The GCS administered to MTF transsexuals can involve several operations. Breast surgery is available to those who are not satisfied with the breast size or shape that have resulted from hormone therapy. The following procedures often occur together but can be preformed separately: A penectomy is the removal of the penis, while a creation of a urethral opening allows for urination. An orchiectomy (gonadectomy or orchiectomy) is the removal of the testes. A vaginoplasty is the creation of a neovagina through the conversion of the pre-existing male genitalia into female genitalia. A labiaplasty and clitoroplasty can also be performed to create labia and clitoris, respectively. Additional procedures are available to increase apparent feminine features, including blepharoplasty (for eyelids) and rhinoplasty (for reshaping the nose).

    The GCS administered to FTM transsexuals can be a bit more involved than the MTF operations. A mastectomy (aka “top surgery”) is the removal of breast tissue and the excess skin. The top surgery may be the only surgery undergone by a FTM transsexual, as it can often give them the ability to pass for male and greatly improve psychological and social functioning. The “bottom surgery” is much more involved. A hysterectomy is the removal of the uterus and cervix, and a salpingo-oophorectomy is the removal of the fallopian tubes and ovaries; these two operations are often performed together. A vaginectomy involves removal of vaginal mucosa. A metoidioplasty is the creation of a neophallus, which functions as a penis, with clitoral tissue that has been enlarged from hormone treatment. A phalloplasty is also the creation of a neophallus, but it is a complex procedure using skin grafts. This procedure creates a more aesthetically acceptable penis with sufficient dimensions to have sexual intercourse.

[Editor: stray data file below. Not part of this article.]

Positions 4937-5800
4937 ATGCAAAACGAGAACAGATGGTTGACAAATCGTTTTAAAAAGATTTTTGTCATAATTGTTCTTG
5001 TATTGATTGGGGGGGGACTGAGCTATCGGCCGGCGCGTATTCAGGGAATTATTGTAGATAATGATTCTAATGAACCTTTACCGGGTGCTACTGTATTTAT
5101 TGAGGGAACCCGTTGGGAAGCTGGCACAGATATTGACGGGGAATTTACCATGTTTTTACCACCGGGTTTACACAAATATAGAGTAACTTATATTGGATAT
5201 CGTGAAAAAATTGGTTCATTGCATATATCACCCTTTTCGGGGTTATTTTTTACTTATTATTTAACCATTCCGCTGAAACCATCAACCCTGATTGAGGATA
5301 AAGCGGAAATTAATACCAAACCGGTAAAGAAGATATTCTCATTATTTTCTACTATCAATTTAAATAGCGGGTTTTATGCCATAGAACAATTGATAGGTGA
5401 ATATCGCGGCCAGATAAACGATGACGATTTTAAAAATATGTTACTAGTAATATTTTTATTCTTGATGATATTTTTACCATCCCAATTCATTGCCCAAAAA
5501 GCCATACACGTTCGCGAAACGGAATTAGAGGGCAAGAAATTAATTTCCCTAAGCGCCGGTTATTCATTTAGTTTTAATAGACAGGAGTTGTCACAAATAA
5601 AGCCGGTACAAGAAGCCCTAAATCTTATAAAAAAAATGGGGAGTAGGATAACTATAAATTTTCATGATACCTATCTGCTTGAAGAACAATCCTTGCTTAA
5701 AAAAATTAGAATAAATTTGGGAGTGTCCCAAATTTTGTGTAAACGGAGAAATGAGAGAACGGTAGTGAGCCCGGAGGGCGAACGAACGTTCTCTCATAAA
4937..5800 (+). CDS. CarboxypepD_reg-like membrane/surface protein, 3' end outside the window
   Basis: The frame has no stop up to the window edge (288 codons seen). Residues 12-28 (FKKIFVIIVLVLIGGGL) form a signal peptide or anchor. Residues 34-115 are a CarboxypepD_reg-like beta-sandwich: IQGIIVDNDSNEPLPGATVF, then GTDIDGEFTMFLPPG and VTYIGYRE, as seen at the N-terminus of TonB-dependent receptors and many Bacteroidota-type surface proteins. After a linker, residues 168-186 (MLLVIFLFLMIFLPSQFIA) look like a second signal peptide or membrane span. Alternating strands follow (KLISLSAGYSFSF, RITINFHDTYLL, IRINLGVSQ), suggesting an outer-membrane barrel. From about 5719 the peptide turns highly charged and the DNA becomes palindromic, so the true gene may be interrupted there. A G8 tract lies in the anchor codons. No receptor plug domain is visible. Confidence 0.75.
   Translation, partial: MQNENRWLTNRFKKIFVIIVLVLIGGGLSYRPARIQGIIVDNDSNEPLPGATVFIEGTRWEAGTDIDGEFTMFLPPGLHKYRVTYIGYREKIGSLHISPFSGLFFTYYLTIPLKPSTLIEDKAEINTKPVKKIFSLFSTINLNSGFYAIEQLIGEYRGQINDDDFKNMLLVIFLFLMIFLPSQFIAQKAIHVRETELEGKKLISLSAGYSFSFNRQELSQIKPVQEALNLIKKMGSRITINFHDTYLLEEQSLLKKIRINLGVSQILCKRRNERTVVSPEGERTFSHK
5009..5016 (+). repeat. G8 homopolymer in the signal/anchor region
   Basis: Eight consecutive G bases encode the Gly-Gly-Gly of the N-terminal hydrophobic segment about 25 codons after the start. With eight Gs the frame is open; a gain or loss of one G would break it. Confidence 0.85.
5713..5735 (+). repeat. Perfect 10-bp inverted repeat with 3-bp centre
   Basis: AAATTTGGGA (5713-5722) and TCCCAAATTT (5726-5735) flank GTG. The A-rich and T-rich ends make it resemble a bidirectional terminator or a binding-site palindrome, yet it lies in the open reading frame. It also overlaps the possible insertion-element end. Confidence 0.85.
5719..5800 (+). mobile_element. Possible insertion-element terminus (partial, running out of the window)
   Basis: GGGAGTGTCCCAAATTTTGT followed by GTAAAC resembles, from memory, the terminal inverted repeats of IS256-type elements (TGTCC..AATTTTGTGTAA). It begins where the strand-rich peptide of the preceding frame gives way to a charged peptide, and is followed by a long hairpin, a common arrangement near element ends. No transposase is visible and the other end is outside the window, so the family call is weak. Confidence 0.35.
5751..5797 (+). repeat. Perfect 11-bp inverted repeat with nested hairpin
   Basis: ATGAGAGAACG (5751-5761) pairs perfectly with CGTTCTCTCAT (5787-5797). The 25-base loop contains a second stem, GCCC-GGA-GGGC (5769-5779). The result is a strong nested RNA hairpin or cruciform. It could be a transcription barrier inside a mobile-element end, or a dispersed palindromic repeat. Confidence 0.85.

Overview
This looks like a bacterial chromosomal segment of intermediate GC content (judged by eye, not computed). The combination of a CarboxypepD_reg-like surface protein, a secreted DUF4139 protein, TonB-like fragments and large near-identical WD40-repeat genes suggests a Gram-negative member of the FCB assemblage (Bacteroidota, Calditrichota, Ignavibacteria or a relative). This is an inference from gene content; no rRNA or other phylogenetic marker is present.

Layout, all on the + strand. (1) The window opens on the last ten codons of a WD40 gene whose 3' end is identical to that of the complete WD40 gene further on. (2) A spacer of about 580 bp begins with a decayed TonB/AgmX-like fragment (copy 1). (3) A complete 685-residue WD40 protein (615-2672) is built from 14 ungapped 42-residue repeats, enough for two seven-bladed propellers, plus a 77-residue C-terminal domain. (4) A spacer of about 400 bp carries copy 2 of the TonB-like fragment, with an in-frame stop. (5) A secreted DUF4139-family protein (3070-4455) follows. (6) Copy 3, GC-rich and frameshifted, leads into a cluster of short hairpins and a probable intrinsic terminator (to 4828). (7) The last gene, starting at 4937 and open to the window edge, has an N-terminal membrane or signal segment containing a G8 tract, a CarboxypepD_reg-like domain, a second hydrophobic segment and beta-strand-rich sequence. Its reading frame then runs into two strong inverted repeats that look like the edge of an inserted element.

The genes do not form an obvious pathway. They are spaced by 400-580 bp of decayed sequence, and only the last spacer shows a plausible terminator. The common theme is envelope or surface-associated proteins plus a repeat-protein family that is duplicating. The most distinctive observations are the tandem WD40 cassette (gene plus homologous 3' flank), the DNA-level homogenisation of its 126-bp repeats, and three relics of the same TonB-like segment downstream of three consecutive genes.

The most effective treatments are medical in nature, and psychological intervention does not seem to have significant effects other than treating comorbid issues. The treatments presented in this blog are helping individuals who suffer from Gender Dysphoria to create lives that are more comfortable and help them feel comfortable in their own skin, something everyone should be able to experience.

    (many thanks to Vandy Beth Glenn for proof- and content-reading this piece!)

    Category: HealthMental HealthPsychologyTeaching


    Article by: Caleb Lack

    Caleb Lack is the author of "Great Plains Skeptic" on SIN, as well as a clinical psychologist, professor, and researcher. His website contains many more exciting details, visit it at www.caleblack.com